A technique for the bravest of arbitrageurs
Stoozing is the most advanced of the arbitrage methods that Average Joe will share with you. It is a simple technique. But, not everyone can or should do it. The payoff for stoozing is free or almost free money courtesy of the credit card companies. But, you have to be at your very best for this technique. It is not one for the weak of heart or those who are not willing to do their homework.
The Phrase of Stoozing – The word “stoozing” came into existence from posts on the Motley Fool UK discussion boards in early 2004. Many people were earning money on 0% deals before 2004, but one discussion board contributor, Stooz, was apparently prolific in this. This person’s technique therefore came to be referred to as “doing a Stooz”.
The Technique – Stoozing is the process of borrowing money at an interest rate of 0%, a rate typically offered by credit card companies as an incentive for new customers. Each credit card company offers different terms of repayment, so shopping around is critical for the best deal here. The money is then placed in a high interest bank account or other investment vehicle in order to make a profit from the interest earned off of that investment vehicle.
The Payoff – The “Stoozer” allows the interest to accumulate in his investment vehicle avoiding the temptation to dip into it and spend the accumulating money. The “Stoozer” then pays the money back to the credit card company before his or her introductory 0% period ends. The borrower does not typically have a real debt to service, but instead uses the money loaned to them to earn interest.
The Risk – If you go beyond a savings account as your investment vehicle, the market could turn on you and you could easily lose some or all of your capital, leaving you with owing the credit card company some serious money. That is why this technique is really for those who fully understand what they are doing and understand how to park their money into an investment vehicle that is suitable for their risk tolerance.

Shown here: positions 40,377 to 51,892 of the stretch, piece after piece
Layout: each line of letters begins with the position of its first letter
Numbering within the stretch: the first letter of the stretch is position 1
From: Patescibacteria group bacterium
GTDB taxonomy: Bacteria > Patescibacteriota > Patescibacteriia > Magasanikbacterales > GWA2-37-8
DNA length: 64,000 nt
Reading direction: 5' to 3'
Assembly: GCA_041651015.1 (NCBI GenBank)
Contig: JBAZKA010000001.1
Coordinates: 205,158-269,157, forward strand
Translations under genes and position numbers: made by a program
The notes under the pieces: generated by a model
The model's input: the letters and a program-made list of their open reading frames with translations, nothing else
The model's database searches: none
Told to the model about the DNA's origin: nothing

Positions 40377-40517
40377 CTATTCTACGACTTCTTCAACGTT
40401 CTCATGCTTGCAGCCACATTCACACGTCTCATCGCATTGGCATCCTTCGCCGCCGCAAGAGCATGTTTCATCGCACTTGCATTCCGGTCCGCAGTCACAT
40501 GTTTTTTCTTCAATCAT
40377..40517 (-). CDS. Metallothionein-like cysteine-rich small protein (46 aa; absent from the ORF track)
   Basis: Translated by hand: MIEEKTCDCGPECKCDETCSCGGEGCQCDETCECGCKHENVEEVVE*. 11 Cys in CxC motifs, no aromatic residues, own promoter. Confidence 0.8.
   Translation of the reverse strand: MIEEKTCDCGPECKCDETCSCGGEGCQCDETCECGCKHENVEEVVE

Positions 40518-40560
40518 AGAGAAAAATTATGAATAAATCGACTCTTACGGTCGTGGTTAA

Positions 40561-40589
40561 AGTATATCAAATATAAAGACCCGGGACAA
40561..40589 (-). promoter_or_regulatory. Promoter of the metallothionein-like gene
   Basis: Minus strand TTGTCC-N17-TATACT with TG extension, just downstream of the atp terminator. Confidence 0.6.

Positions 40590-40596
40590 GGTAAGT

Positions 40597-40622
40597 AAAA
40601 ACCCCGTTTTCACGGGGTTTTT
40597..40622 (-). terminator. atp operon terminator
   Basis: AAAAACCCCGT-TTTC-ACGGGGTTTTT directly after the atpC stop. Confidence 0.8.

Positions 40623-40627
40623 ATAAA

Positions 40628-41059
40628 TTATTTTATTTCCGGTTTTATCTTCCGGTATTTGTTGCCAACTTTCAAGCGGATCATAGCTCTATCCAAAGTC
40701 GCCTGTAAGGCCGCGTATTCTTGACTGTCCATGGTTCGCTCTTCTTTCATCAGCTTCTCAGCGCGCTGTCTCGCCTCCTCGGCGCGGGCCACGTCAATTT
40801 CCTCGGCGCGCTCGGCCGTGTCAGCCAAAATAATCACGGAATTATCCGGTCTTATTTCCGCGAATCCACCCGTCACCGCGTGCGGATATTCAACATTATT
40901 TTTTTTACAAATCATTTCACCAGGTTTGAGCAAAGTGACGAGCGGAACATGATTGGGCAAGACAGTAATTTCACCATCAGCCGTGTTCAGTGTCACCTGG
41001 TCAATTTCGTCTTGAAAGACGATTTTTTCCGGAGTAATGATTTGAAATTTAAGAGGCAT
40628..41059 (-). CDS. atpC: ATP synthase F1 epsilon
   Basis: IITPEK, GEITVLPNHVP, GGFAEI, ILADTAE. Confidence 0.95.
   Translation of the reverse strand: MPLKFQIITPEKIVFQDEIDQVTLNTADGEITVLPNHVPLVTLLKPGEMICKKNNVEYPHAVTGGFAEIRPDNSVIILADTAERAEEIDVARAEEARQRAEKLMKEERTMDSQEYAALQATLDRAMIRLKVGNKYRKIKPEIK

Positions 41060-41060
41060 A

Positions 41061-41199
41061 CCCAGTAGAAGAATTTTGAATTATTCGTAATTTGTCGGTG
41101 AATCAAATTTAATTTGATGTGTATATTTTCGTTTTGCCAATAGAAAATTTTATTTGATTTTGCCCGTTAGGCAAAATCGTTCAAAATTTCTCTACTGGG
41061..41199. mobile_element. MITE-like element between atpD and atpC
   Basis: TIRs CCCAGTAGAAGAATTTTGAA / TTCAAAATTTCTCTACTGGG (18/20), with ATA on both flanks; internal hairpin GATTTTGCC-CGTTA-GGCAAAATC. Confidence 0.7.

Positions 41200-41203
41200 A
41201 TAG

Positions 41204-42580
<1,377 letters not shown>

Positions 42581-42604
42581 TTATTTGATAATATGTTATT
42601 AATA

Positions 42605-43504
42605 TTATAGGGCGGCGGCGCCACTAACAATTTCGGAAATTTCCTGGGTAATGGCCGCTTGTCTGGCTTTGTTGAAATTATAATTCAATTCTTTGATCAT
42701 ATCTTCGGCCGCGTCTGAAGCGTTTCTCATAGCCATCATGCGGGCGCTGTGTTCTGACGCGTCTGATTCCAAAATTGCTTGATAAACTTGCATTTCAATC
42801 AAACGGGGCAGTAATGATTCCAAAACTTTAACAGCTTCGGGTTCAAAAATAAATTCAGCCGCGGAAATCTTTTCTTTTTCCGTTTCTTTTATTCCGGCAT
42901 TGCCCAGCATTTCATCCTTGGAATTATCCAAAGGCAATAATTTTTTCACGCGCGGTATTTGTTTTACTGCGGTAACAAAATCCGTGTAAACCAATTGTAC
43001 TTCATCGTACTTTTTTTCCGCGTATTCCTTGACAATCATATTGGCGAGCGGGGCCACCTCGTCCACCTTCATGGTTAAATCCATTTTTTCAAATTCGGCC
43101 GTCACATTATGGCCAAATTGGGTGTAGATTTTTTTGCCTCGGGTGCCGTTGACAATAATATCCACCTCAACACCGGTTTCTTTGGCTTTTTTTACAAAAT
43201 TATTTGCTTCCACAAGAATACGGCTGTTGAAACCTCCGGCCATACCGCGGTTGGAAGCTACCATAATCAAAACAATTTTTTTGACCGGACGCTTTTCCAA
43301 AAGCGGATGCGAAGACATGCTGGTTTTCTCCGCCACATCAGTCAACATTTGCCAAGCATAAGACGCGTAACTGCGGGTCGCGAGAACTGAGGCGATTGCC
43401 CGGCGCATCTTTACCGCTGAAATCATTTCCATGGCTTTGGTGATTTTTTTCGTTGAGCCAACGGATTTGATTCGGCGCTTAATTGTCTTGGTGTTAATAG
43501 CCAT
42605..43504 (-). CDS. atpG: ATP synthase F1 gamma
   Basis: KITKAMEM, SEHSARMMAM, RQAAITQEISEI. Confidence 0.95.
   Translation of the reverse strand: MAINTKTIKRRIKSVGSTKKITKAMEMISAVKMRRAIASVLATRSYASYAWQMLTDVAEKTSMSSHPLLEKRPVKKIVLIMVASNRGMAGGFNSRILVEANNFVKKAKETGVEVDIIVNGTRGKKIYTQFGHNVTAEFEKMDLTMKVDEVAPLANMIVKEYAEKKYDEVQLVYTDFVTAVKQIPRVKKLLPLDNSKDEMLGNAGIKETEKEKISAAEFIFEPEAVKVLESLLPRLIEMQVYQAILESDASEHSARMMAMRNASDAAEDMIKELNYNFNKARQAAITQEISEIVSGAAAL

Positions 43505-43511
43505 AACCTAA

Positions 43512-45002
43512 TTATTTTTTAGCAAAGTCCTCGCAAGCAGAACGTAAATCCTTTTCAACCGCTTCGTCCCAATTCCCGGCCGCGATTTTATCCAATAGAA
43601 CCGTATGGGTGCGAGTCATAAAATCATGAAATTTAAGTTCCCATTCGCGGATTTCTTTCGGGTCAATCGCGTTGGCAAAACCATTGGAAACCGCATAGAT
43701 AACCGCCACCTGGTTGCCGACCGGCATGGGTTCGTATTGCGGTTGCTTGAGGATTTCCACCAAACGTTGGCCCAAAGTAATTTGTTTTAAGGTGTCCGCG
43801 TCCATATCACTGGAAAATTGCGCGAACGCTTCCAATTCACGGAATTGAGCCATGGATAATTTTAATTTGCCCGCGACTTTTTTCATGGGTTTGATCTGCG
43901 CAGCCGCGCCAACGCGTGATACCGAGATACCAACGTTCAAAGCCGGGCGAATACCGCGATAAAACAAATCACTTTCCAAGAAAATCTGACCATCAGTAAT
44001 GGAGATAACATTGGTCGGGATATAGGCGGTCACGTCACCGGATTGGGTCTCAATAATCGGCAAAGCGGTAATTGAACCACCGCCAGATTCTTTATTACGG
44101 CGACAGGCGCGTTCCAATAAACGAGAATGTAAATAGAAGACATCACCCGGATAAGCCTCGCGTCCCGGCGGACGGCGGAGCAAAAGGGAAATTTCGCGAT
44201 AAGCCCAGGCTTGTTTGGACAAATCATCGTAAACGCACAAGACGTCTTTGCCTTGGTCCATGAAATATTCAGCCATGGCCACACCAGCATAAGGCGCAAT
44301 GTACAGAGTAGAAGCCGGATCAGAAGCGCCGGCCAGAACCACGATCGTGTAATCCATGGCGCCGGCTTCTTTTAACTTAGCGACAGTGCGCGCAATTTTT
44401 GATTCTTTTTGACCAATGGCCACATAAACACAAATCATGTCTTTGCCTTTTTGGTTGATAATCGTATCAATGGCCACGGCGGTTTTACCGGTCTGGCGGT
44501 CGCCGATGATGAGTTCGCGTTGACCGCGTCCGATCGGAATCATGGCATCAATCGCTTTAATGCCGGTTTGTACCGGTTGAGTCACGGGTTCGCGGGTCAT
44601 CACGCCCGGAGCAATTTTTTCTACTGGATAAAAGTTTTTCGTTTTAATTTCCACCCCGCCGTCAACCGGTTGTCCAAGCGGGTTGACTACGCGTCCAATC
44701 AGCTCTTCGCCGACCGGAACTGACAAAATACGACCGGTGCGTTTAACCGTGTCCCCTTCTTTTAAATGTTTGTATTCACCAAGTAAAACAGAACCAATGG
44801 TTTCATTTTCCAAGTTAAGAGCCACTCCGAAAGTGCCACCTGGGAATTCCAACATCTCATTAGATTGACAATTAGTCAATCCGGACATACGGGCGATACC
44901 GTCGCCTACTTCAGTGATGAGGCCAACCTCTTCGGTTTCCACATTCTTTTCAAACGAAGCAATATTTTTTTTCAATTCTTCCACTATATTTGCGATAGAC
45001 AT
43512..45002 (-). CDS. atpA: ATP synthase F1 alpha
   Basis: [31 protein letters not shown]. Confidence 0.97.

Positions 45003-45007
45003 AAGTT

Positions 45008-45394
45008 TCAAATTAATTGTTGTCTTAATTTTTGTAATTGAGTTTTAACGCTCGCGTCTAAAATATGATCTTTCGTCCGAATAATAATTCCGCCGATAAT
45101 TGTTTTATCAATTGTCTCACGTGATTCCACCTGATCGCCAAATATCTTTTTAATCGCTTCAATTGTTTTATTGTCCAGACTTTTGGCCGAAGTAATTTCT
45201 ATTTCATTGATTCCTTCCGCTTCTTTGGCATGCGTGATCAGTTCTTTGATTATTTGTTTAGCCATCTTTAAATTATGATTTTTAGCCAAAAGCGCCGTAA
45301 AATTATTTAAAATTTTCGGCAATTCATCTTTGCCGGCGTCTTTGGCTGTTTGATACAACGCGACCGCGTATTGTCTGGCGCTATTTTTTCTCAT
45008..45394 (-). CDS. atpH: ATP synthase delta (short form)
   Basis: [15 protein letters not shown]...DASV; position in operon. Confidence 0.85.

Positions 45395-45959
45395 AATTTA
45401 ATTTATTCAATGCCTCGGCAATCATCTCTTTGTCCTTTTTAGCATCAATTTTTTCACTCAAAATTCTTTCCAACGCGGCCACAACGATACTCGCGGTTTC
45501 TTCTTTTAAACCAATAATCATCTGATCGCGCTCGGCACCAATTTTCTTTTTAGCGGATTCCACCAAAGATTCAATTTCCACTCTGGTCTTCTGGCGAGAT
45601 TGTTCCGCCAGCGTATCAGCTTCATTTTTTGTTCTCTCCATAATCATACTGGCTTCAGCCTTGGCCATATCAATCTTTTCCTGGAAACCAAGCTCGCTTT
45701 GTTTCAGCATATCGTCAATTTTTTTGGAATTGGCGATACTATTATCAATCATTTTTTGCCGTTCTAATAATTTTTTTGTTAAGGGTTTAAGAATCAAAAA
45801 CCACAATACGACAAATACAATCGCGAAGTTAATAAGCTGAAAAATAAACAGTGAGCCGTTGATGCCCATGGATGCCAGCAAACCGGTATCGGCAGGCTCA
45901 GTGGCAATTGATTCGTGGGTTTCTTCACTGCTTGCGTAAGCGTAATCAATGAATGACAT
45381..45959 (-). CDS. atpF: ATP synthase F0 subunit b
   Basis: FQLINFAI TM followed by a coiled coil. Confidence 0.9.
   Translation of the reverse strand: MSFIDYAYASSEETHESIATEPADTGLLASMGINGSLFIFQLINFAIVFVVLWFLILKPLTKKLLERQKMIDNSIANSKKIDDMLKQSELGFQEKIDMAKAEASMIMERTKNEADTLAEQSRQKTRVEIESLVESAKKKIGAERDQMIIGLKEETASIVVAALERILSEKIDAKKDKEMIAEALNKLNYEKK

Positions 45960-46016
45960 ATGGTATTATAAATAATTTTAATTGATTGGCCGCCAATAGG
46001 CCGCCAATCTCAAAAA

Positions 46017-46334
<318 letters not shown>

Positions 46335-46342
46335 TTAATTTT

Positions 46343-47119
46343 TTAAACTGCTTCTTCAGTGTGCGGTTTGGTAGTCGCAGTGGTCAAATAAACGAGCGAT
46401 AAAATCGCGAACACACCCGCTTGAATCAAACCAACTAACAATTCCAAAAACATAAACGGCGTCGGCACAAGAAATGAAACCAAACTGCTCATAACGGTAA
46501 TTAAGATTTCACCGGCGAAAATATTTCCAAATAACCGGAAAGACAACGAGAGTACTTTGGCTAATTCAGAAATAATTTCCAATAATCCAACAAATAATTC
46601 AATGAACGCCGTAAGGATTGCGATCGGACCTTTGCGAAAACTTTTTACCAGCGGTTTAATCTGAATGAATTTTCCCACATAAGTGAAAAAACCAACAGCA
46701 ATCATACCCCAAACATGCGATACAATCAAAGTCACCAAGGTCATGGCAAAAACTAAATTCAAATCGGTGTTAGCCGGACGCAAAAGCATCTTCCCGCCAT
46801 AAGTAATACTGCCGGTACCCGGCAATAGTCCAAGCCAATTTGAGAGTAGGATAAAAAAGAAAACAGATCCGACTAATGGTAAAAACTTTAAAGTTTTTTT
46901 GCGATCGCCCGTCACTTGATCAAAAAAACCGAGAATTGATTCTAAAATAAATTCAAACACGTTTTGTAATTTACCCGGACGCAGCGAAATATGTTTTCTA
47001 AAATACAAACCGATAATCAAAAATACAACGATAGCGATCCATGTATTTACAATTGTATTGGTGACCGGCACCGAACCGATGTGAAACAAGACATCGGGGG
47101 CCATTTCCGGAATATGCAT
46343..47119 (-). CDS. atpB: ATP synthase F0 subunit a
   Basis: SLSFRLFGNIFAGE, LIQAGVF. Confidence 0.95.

My Example – I recently borrowed $3,000.00 dollars. I took this money and divided it into two camps. I placed $1,500.00 into one high yield account yielding 16.6% and it pays a dividend on a monthly basis. The other $1,500.00, I invested in another account yielding 6.78% and it also pays on a monthly basis. Between these two investment vehicles I earn $28.67 per month.
Now, instead of using money from a credit card company, I borrowed the money from a lender who offered me very acceptable terms and conditions (Average Joe never turns down an offer for money). My investment vehicles have some risk assigned to them. In fact, in my first camp, I have ‘lost’ some principal (principle can and does fluctuate). However, I feel comfortable with the companies and understand I will keep my money parked for some time. The interest I am earning is paying off my costs of borrowing. So, in effect I am getting free money.
Is This for Everyone – Absolutely not. You have to be a very disciplined Average Joe for this process to work for you. You have to pick a very safe investment vehicle. You have to borrow from the right credit card company/lender. And, you have to be willing to accept some risks with this process just in case things go bad.
Average Joe has referenced some materials here from Wikipedia (giving credit where credit is due).
This is a multiple part blog:
Stoozing: The Greatest Arbitrage Opportunity Since Slice Bread, Part 1.
Stoozing: Growing Money from Nothing, Part 2, examines different scenarios.
If you are Stoozing, I would like to hear from you and how has the technique worked out for you?